Gifting

“What do your kids want for Christmas?”

Honestly, I have no idea how to answer that question. Unlikely they’ve finally taken our “Need before Want” family value to heart, but they haven’t asked for much. Good thing, since we aren’t buying much. Black Friday came and went with only so much as a fleeting glance at the mall; instead we enjoyed the San Diego Zoo Safari Park for a few hours and then drove home to the Bay Area.

You might not notice if you come to visit (always more to do!), but we’ve spent considerable effort this year decluttering. I don’t want Christmas to add another pile of stuff to our small home. Thankfully we don’t need much and, thankfully, we don’t want for much.

However, a gift-less tree on Christmas morning would be depressing. We attempted it one year – one gift each, unwrapped in minutes – and it was sad. There is such real joy in giving and receiving; it’s a good thing. So we’re putting another set of values on the gifts we purchase: intangible, experiential, practical, meaningful.

Intangible: For people who already have so much, a gift given in their honor can be a meaningful gift. And it’s so easy!

From the time our kids were little, they’ve received a card in their stocking letting them know that a gift of socks and underwear has been donated to kids in an orphanage in the Dominican Republic. They think socks and underwear are funny (Boys!), and often this gift has accompanied socks & unders in their sizes. They understand that children everywhere need them, and especially so after we took them to the orphanage in the DR and they saw a levelor-paned window covered in hand-washed undies hung to dry.

Our church supports local and global mission partners through a Mission Market. You can buy backpacks of school supplies, clean water, warm blankets and jackets, shelter, sports equipment, education, food… the list goes on. Other organizations do similar good work, World Vision and Heifer International among them.

For the animal lover, you could give a gift of animal sponsorship through World Wildlife Fund – you choose a particular species of animal to adopt plus sponsorship level, and you receive small gifts (plush animal, sponsorship certificate, etc). Environmentalists and beach lovers might appreciate a membership to Surfrider Foundation.

Another special gift which comes with the possibility of relationship: child sponsorship. Our family has sponsored a boy in the Dominican Republic since our oldest son saw his picture on a table at an event eight years ago and declared, “This is my brother.” And so he is. When we took that Thanksgiving trip several years ago, we met him, talked with him, and our kids played soccer with him. We know other families who gave their kids “siblings” in other countries their same age and gender. It makes a huge difference in a child’s life as well as to your own family. We sponsor through Kids Alive; other organizations include Compassion International and World Vision.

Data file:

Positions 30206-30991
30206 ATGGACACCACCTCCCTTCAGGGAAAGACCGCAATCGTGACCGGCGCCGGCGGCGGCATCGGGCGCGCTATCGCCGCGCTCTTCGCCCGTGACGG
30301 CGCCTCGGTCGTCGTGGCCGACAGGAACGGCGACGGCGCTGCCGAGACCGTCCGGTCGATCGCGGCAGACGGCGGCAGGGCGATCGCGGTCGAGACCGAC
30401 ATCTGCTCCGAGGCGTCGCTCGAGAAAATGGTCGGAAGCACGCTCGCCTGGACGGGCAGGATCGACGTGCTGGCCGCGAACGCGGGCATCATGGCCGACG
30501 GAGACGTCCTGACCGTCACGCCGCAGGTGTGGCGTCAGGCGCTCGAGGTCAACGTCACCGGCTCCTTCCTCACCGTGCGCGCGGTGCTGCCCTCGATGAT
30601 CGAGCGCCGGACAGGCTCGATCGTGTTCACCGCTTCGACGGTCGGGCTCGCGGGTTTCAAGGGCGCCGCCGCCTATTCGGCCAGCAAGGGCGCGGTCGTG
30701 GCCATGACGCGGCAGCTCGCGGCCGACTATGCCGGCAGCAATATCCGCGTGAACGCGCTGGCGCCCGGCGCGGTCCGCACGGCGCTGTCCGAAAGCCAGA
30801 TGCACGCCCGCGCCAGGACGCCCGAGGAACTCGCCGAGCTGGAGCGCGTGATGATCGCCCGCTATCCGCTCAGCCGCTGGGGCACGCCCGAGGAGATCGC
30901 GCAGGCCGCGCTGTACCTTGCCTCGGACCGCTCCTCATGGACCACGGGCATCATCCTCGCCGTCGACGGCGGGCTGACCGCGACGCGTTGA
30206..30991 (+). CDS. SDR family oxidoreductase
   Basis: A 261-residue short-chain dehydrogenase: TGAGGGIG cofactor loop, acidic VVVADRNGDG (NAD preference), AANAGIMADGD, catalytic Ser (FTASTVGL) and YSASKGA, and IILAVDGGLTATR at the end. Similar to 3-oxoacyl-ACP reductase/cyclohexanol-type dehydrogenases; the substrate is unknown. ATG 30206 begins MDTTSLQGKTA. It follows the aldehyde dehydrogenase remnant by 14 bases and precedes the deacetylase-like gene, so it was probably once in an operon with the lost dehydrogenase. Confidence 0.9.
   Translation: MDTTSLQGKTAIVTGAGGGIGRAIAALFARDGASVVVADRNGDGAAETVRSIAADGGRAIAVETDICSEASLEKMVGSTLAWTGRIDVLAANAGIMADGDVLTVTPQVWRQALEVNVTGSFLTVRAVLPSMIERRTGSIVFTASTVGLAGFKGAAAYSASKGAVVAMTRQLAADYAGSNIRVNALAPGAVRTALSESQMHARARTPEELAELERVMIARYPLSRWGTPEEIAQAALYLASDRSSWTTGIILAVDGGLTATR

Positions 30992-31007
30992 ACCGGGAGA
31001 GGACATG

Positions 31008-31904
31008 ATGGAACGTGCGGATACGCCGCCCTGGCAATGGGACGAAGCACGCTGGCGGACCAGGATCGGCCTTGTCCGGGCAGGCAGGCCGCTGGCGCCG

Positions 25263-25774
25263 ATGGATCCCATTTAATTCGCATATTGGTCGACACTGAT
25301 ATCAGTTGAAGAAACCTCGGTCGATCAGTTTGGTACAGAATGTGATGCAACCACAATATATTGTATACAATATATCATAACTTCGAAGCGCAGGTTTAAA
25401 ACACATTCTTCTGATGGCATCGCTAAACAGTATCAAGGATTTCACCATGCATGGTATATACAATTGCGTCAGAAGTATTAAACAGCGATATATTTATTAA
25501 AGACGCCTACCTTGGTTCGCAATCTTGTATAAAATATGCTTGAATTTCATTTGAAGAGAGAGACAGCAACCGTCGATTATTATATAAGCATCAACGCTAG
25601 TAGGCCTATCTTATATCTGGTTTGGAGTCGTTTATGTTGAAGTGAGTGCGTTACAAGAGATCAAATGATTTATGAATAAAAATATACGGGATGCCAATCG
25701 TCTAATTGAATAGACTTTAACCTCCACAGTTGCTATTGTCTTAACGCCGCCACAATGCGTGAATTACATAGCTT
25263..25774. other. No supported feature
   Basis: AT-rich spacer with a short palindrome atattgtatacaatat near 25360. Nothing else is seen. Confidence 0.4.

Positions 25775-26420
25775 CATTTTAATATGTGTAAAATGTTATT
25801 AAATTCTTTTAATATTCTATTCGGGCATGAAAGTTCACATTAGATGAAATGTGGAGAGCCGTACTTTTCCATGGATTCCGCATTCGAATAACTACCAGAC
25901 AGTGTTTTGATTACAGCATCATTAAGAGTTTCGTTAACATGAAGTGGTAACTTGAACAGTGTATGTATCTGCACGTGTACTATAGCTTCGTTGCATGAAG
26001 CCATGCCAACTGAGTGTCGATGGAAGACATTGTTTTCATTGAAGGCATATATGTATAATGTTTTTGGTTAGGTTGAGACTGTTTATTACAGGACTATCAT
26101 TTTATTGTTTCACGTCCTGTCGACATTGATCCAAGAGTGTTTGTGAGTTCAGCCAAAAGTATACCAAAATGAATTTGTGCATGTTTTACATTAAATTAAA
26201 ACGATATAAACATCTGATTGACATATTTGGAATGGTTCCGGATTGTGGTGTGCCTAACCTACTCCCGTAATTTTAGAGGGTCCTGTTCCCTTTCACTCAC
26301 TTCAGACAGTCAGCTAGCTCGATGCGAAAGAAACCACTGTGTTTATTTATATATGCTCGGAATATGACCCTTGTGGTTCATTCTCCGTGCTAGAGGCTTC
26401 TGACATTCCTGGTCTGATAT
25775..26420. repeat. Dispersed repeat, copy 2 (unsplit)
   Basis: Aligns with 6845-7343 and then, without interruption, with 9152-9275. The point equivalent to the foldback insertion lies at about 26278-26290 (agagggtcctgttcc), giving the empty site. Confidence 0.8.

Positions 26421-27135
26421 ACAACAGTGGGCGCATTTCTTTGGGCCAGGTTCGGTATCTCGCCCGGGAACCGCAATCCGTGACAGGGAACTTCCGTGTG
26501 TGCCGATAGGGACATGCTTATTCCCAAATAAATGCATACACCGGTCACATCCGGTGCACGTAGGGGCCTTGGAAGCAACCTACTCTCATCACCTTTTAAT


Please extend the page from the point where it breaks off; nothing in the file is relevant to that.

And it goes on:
Experiential: This is my favorite gift because it also creates memories. Buy tickets to a game, concert, play, even movie passes. Buy a restaurant gift card. Buy an annual pass to a museum or zoo. Give the gift of a trip: one of our kids is getting gear for a sporting trip while the other will receive warm gear for a weekend snow camp, both indicating a Yes to the trips themselves. Buy admission to a class. One year for my fall birthday, Guy bought us two spots in a glassblowing class where we made our own glass pumpkins. We had a new and fascinating experience, and we have darling glass pumpkins to decorate for fall.pumpkins

Practical: Give something the recipient will use, and best case use up – food or drink, candles, lotions, soaps, cosmetics, perfume or cologne. One of my favorite tuck-it-in girl gifts is OPI nail polish. It goes on well, comes in fabulous colors with humorous names, and it lasts. Bed, Bath & Beyond carries it for less than salons and you can use those 20% off coupons you get in every magazine you read.

Another favorite practical gift: books! This family loves to read and recommend books we’ve loved. Which also makes for a personal gift – if you receive a book from us, chances are high that we’ve read it, maybe even aloud, and loved it. Some of our recent favs: Where the Mountain Meets the Moon, Flora & Ulysses, Stargirl, The Genius Files series, Tiger Boy, Running for My Life, Orphan Train, The Rosie Project, and Me Before YouAnd while I’m still a big fan of reading books printed on paper, Amazon has Kindle Fires for a pretty great deal.

Meaningful: You can buy great stuff and simultaneously do good for the world. I have two fun and comfortable pairs of Punjammies from Sudara. Punjammies could be pajamas, but I wear them as pants. They’re bright, colorful, and easy to wear dressed up with jewelry and heels or down with Tshirt and flip-flops. Best part: they’re made (and each style named) for women rescued from sex slavery in India. I always get compliments when I wear them, which gives me opportunity to share about Sudara’s good work giving women a new lease on life. I also adore their new tote bags made in cooperation with Mulxiply, employing fair trade artists in Nepal.

punjammiestote